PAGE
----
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Bolt tightening offshore: a crucial consideration

The Tin Man in the Wizard of Oz fretted over his joints, and wind turbines have the same problem. They need to be assembled offshore and maintenance of the joints is critical where a 20+ year life expectancy under the buffeting of winter seas and gusting storms is normal. The assembly is subject to prying forces, vibration and continuous temperature variation in a highly corrosive atmosphere of salt spray, rain and UV. Intellifast presents an illuminating despatch from the frontline of the wind energy arena…

Bolts are used to anchor the tower, for course assembly, and the nacelle. Many of these bolts are tightened close to yield. Each blade is attached to the hub with a large number of studs per blade. Any engineer who has recently experienced the snapping of a bolt or a stud shearing, the time lost in extracting and replacement and the anxiety over what caused them, has an interest in re-visiting the issues and what can be done to avoid it in the future. It is not the cost of the bolt or stud, it is the symmetry of the joint tightening that has been disturbed, the shock load immediately applied to the adjacent bolts and possible unzipping, and the time and expense of replacement.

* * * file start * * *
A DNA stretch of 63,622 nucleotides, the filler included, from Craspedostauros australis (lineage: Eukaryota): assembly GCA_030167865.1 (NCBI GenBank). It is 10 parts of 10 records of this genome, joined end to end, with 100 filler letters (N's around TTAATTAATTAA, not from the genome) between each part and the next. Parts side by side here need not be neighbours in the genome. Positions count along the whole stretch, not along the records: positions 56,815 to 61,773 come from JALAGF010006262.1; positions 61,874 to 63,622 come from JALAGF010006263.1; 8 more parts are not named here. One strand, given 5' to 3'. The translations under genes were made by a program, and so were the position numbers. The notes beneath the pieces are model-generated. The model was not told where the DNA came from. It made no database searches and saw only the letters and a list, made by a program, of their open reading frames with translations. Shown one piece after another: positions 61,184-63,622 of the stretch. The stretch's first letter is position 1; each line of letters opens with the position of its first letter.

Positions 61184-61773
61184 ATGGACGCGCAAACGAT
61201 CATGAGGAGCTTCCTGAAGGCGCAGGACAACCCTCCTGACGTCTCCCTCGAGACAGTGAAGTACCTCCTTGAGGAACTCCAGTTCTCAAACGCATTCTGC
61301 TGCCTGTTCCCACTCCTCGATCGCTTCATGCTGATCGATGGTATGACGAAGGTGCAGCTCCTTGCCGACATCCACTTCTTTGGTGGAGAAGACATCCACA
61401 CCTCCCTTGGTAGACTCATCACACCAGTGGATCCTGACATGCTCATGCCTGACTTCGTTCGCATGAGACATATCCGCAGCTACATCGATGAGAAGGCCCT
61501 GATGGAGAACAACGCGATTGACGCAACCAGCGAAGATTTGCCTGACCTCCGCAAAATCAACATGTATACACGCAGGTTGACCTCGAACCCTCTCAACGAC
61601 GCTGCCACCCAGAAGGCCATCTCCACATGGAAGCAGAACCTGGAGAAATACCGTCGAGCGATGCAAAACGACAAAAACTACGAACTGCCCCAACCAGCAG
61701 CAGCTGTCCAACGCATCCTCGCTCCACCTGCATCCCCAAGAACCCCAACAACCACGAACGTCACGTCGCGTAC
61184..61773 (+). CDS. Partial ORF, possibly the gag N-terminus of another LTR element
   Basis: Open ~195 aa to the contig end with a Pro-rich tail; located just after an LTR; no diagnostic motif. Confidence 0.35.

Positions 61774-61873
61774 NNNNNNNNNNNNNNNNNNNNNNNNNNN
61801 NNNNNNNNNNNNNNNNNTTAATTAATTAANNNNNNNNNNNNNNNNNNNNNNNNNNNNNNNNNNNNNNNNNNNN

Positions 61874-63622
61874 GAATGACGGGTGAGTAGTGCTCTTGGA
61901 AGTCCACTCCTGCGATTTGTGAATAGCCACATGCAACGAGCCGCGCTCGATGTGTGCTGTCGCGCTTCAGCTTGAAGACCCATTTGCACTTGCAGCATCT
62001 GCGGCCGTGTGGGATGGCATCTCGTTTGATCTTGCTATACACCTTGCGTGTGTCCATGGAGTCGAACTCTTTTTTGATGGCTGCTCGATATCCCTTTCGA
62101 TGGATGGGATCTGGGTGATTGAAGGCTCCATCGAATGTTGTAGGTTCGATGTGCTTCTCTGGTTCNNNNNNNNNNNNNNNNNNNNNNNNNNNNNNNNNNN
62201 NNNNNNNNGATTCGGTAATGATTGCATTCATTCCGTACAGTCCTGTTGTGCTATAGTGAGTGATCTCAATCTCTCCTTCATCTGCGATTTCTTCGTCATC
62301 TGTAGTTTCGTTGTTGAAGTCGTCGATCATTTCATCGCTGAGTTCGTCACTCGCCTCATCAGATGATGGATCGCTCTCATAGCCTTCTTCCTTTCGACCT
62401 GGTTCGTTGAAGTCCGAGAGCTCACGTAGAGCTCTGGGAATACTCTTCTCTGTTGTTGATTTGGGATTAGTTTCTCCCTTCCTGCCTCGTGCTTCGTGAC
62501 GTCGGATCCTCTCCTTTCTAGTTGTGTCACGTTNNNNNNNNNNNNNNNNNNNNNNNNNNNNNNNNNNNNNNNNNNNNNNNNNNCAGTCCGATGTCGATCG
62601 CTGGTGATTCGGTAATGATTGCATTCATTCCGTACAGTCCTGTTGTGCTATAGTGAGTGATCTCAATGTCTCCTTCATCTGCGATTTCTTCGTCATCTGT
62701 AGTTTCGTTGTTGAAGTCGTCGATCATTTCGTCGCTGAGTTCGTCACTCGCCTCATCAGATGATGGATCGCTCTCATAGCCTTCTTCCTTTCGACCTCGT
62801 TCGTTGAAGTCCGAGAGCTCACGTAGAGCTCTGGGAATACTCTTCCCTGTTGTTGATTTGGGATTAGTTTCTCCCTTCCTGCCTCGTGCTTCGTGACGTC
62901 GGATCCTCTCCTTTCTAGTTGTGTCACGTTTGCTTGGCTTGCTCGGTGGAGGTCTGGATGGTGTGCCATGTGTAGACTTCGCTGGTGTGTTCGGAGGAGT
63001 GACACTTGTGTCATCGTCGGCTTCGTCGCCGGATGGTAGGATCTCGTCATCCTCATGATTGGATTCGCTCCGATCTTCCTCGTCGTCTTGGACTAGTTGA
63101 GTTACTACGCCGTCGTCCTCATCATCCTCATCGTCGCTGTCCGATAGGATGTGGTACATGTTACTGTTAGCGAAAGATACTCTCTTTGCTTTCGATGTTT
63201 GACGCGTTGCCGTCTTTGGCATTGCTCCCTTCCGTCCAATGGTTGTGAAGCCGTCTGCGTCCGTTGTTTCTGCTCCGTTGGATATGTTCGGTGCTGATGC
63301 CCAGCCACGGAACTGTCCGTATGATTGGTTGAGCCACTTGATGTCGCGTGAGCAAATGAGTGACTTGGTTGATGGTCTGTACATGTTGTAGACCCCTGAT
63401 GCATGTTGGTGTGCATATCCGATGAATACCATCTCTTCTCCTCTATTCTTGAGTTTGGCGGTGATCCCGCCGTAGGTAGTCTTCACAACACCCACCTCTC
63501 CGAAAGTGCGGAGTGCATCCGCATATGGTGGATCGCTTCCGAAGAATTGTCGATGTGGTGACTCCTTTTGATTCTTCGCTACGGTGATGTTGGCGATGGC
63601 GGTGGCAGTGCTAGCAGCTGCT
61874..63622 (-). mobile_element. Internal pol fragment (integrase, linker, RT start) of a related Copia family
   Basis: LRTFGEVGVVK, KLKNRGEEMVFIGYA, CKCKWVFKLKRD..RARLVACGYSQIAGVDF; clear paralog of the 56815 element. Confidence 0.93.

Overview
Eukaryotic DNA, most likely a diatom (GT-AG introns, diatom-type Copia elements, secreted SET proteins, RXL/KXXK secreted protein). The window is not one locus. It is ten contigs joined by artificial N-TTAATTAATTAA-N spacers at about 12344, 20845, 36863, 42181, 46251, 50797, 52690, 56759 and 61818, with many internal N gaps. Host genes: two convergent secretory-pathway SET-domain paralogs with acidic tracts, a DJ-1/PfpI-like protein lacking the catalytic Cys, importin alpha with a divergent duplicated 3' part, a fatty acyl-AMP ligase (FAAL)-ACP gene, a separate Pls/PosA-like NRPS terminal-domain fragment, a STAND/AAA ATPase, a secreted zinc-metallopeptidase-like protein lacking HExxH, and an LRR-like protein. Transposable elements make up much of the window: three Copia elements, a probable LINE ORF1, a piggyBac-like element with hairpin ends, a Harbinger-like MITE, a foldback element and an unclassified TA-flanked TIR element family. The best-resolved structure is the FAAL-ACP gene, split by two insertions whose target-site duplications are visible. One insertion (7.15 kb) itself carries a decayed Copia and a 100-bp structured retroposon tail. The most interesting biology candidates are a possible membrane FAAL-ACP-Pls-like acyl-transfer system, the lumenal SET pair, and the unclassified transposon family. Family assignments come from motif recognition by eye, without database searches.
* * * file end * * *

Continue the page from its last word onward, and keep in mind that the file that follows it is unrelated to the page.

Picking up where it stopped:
As turbines move further offshore maintenance of these valuable assets and taking precautions to avoid failure gain in relative importance. Increases in unit size from 2 to 6 and now perhaps 10 or 12 MW unit size are favoured by the economics and accentuate the problems. These units will be located in waters notorious for their weather and difficulty of access. The bolt sizes have increased from the familiar M30 and M36 to M42 and M64.


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